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On older Debian machines one could issue something like:

echo '<username>:*'|chpasswd -e

in order to change the password field of the user (<username>) to *.

Now I am aware of

passwd -d <username> && passwd -l <username>

to achieve a similar effect and set the password field to !. However, on some newer vanilla Ubuntu configurations (in particular 10.04 LTS) this leads to the user not being able to log into the machine anymore (for example via SSH and key) - with: Your account has expired; please contact your system administrator. - even though passwd(1) "warns" that this is possible.

Now that's exactly what I want to achieve, though. Manually changing the field in the /etc/shadow file from ! to * fixes the issue, but there seems to be no scriptable way to achieve the same without directly fiddling with the shadow file (e.g. with sed). chpasswd -e used to be a convenient alternative, but that has been obviously removed.

So what I am looking for is either a variation of passwd -l that lets me choose the token that gets written into the file or any other kind of replacement for the exact functionality that chpasswd -e offered.

NB: * is already used for system accounts alright, and there seems to be a semantic difference to PAM or whatever between ! and * in the password field.

Also note: on Debian 5 and 6 chpasswd -e works. So the functionality must have gotten stripped deliberately in Ubuntu. I tested Ubuntu 9.10, 10.04 (they don't have it), 11.04 and 11.10 have chpasswd -e.

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Your last note is a bit confusing, are you indicating that Ubuntu {9.10, 11.04, 11.10} have chpasswd -e and {10.04} doesn't? –  Huckle Mar 15 '12 at 1:43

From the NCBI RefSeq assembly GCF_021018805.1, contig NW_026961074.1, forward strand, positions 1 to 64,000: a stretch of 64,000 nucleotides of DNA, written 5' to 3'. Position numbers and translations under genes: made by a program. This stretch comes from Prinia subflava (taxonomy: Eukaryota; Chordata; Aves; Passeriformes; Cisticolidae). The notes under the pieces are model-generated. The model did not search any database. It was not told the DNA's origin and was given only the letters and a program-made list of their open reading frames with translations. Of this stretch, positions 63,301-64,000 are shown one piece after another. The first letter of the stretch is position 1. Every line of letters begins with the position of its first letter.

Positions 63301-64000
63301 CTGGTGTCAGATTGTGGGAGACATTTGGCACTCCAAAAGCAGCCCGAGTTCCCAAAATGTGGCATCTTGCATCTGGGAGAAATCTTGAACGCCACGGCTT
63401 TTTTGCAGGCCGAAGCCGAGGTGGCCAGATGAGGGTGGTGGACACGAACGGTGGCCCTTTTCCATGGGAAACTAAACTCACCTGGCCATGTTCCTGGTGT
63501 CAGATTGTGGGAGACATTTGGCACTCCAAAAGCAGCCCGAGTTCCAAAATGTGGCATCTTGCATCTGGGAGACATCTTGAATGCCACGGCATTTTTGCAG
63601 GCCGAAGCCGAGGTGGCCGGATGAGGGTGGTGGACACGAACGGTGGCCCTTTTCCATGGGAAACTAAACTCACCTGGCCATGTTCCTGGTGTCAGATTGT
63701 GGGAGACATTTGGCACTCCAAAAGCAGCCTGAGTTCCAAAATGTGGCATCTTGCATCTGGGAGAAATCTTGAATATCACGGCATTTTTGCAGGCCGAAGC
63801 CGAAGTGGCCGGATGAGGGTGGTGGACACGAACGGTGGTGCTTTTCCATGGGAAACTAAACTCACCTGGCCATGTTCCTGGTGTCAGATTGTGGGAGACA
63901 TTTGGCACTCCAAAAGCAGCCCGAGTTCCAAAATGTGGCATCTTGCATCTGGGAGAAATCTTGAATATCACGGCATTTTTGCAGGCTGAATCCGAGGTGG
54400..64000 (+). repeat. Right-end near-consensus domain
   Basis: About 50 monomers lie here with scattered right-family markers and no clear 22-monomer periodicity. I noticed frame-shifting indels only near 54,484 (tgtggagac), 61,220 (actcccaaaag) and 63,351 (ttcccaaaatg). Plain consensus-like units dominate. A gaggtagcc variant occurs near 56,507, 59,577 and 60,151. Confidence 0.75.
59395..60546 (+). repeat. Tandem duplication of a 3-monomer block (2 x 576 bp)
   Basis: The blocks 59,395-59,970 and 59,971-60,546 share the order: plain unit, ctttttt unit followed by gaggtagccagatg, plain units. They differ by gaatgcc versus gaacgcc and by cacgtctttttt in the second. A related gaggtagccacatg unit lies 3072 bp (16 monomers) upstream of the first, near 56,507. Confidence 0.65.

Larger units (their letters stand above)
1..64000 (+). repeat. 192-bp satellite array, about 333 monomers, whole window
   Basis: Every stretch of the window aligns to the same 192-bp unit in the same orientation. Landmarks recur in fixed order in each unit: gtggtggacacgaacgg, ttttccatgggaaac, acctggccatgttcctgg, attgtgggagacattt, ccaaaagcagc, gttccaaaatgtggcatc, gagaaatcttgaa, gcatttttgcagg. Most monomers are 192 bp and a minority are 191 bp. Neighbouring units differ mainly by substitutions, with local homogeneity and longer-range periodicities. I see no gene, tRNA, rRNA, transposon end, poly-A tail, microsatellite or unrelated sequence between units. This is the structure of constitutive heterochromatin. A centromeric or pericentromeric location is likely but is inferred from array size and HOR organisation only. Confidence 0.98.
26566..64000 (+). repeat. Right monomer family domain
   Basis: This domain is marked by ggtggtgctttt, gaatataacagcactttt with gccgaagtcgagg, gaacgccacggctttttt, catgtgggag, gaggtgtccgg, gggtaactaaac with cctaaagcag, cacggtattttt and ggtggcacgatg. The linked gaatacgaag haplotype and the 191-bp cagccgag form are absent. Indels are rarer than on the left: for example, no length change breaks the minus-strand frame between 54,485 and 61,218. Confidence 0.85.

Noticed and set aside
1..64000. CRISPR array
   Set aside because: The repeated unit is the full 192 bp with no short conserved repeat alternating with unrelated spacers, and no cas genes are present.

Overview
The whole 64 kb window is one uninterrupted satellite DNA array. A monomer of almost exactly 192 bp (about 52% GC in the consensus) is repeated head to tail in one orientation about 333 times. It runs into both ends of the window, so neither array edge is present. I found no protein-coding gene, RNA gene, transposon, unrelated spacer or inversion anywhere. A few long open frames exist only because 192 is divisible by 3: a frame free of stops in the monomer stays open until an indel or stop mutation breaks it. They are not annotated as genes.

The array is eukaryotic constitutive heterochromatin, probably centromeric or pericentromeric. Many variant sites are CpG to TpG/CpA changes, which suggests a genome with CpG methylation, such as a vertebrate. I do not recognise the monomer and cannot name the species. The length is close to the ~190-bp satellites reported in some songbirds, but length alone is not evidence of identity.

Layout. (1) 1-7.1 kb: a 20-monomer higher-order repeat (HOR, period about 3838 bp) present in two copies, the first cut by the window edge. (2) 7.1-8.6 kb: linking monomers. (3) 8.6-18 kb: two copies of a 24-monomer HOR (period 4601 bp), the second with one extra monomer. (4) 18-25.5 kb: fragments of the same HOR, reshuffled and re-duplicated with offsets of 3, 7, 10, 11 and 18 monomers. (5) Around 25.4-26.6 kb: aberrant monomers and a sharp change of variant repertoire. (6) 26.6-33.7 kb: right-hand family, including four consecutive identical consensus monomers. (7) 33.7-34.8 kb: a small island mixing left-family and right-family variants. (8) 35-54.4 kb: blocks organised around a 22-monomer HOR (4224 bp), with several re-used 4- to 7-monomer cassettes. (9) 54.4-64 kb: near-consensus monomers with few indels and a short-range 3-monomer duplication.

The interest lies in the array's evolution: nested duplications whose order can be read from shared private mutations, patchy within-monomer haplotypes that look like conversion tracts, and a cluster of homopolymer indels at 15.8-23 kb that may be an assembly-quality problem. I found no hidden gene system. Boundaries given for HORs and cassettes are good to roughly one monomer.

11.04 and 11.10 have it, 9.10 and 10.04 don't. –  0xC0000022L Mar 15 '12 at 12:32
    
IMHO, sed it until the next LTS server release comes out since it seems that 11.04+ now have it. 12.04 isn't too far off. –  Huckle Mar 15 '12 at 23:09
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1 Answer

up vote 2 down vote accepted

Use a simple script like this one I just wrote:

#!/bin/bash

USER=$1
if [[ -z "$USER" ]]; then
  echo "From which user should I clear the password?"
  read USER
fi
if chpasswd -e -h > /dev/null 2>&1; then
  echo "$USER:*"|chpasswd -e
else
  passwd -d $USER
  cp /etc/shadow /etc/shadow.old
  USEROLD=$USER::
  USERNEW=$USER:*:
  sed -i "s/$USEROLD/$USERNEW/g" /etc/shadow.old
  cp /etc/shadow.old /etc/shadow
fi

The use of the script is at own risk.

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+1 for the effort, though I wrote that I want to avoid any fiddling with the user database itself. I'm also going to accept for now, but may change this later if someone comes up with a clever alternative :) –  0xC0000022L Mar 29 '12 at 2:30
    
@Marco: you realize that #!/usr/bin/env bash is much more portable than /bin/bash, right? ... there was a reason I exchanged it. It's "best practice", basically :) –  0xC0000022L May 9 '12 at 14:54
    
@STATUS_ACCESS_DENIED You realize that this is Ubuntu, and as such bash is in the same place. Also, env is in different places on different distributions, so you really haven't solved much :) –  Marco Ceppi May 9 '12 at 15:41
    
@Marco: unlike bash, env has been in the same location on various Linux distros, all BSDs, MacOS X, AIX, Solaris in various versions each. While bash on some systems is not /bin but /local/bin or /usr/bin. Yes, I realize it's Ubuntu, but that doesn't void a best practice :) –  0xC0000022L May 9 '12 at 16:19
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